Check into the hotel this evening and enjoy a night of rural charm and relaxed attitudes.
Day 4: Naoshima
Spend a complete day on Naoshima visiting the various art projects and museums that the island offers. Begin with the Chichu Art Museum. Designed by famed Japanese architect Ando Tadao (like many of the other installations here), this museum uses only natural lighting to illuminate the displays. Thus the experience of visiting can vary drastically from minute to minute and hour to hour.
Next visit the Lee Ufan Museum, which a relatively new building dedicated to Korean artist Lee Ufan and designed by the preeminent Ando Tadao. Further on, visit a museum dedicated to the island’s main architect himself, the aptly named Ando Museum. Around Honmura port, there is also the Art House Project, which is a collection of homes that have been turned into artworks by various Japanese artists.
Return to the hotel this evening.
Overnight in Naoshima
Day 5: Naoshima to Kurashiki
Wake this morning and enjoy breakfast before taking a public bus to Miyanoura. From there take a ferry back to the mainland and transfer back to Okayama. Then it’s another train ride to the next destination, Kurashiki.
Once a trading hub of the Edo period, Kurashiki used to be known for its rice granaries. Many wealthy merchants once called this place home and many of their homes still stand today. Since rice storage is no longer a major contributor to the Kurashiki economy, many of its homes and buildings have been converted into museums.
As an old trading hub, Kurashiki used canals and waterways to ship many goods to market. Some of the old canals still exist and along them, many of the old storehouses have been restored. Among them is the Kurashiki Toy Museum, which displays old toys from each of Japan’s 47 prefectures.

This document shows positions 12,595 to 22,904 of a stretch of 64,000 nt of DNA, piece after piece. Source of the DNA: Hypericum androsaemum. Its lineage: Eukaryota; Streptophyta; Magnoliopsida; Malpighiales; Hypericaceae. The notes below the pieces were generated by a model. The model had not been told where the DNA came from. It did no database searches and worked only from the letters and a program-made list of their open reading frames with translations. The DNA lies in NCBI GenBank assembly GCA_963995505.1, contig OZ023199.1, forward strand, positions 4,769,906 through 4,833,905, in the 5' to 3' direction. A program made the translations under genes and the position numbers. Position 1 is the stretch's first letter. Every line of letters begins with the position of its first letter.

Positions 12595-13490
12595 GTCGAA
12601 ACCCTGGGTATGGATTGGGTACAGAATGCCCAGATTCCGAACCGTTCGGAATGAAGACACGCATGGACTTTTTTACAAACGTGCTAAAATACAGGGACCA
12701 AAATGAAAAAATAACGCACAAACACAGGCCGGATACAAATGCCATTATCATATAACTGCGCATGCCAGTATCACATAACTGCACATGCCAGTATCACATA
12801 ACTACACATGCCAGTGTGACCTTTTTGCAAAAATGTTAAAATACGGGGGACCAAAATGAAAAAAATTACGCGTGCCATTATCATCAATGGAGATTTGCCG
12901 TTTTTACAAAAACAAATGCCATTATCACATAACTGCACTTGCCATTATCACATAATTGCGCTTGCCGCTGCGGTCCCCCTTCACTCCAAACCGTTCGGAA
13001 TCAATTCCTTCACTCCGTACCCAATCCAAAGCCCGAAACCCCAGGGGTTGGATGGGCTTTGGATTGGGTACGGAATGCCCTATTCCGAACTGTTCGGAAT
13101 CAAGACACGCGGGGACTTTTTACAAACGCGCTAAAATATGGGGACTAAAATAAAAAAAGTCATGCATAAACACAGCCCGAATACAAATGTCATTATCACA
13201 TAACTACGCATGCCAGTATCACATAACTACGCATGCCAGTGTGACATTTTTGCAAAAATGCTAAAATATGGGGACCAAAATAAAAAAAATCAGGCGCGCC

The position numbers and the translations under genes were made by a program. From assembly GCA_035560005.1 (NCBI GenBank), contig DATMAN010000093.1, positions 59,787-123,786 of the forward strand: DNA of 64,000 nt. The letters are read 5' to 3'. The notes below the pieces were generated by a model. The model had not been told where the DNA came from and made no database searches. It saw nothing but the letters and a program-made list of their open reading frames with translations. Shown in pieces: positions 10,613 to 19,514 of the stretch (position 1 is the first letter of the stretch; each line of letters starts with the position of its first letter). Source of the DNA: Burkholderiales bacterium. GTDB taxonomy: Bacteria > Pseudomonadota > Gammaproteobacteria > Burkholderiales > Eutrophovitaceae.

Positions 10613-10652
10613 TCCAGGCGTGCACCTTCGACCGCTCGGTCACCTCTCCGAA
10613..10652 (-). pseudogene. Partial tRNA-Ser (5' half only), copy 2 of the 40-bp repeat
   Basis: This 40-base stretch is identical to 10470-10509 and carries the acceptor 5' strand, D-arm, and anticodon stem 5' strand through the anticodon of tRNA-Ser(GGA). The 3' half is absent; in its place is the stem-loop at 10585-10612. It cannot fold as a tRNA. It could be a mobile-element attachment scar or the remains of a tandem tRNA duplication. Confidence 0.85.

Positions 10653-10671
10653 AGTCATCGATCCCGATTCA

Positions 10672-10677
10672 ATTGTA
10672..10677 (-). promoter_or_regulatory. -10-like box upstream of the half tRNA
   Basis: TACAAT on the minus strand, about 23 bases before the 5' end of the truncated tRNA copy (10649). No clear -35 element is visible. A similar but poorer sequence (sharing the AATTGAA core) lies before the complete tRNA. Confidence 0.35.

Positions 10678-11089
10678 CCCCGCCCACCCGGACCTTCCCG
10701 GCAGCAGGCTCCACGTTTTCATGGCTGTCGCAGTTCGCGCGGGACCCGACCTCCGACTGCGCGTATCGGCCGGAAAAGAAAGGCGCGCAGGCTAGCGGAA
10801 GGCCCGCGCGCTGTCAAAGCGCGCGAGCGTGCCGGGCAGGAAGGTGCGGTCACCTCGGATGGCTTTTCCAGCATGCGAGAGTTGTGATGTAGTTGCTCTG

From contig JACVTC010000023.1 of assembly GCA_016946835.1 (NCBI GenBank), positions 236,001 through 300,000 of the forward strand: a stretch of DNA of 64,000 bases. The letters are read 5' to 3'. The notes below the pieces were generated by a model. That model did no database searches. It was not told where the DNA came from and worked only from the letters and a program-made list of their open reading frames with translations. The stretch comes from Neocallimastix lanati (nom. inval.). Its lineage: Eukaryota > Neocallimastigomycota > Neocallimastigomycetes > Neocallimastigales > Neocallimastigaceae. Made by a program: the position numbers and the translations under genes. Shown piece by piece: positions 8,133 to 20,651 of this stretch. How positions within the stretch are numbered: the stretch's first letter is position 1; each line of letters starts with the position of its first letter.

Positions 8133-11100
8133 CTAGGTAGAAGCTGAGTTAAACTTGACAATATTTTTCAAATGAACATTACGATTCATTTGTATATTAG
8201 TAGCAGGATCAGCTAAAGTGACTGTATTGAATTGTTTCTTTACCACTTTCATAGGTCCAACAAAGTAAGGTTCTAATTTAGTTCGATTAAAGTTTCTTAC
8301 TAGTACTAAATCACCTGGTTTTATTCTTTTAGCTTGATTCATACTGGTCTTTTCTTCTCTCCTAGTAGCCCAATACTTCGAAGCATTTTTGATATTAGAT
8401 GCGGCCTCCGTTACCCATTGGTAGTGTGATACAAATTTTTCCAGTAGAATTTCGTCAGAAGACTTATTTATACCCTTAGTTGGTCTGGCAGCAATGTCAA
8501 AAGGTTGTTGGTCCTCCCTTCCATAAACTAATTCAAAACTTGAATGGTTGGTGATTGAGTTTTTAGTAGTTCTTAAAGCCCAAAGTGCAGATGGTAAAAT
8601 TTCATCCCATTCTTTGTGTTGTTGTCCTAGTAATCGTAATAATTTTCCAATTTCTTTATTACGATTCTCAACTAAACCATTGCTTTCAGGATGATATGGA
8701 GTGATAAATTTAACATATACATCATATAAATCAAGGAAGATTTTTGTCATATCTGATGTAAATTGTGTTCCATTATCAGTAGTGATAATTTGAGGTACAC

At the opposite end of the canal find Japan’s oldest museum dedicated to Western Art, the Ohara Museum. Inside visitors can find works from Picasso, Gaguin, and many others. There are also some Japanese works of art, as well as a building dedicated to Kojima Torajiro, who fused Japanese spirit with his Western style of painting.
Check in to the hotel this afternoon and then enjoy the evening at leisure among Kurashiki’s cafes and shops.
Overnight in Kurashiki
Day 6: Kurashiki to Kobe via Himeji
Take the train this morning back to Okayama and change to Shinkansen bound for Himeji. The second largest city in Hyogo prefecture after Kobe, Himeji claims its fame through the world heritage site of Himeji Castle. One of the few original castles from the feudal age of Japan, Himeji is a remarkable sight. Nicknamed Shirasagijo (White Heron Castle) for its brilliant white exterior, the castle is immensely popular with Japanese and foreign tourists alike. Spend the morning visiting the castle before taking the train the rest of the way to Shin-Kobe Station.
Kobe styles itself an international city, and with good reason. In the 19th century the Port of Kobe became one of the first cities to open to international trade. European traders made their homes in the city’s Kitano district, and many of their old Western-style homes and mansions still stand. After the massive 1995 earthquake that nearly leveled it, the city has rebuilt and is now considered one of the most beautiful in Japan. Indeed, with the mountains close by and the sea just a few kilometers away, it’s no wonder many people choose to call Kobe home.
Check into the hotel upon arrival and enjoy Kobe on your own this evening. It’s not a bad time to enjoy one of Kobe’s signature products either, Kobe beef.
Overnight in Kobe
Day 7: Kobe Departure
This morning take breakfast at the hotel, then transfer to Kansai International Airport or join us for another tour of the Land of the Rising Sun.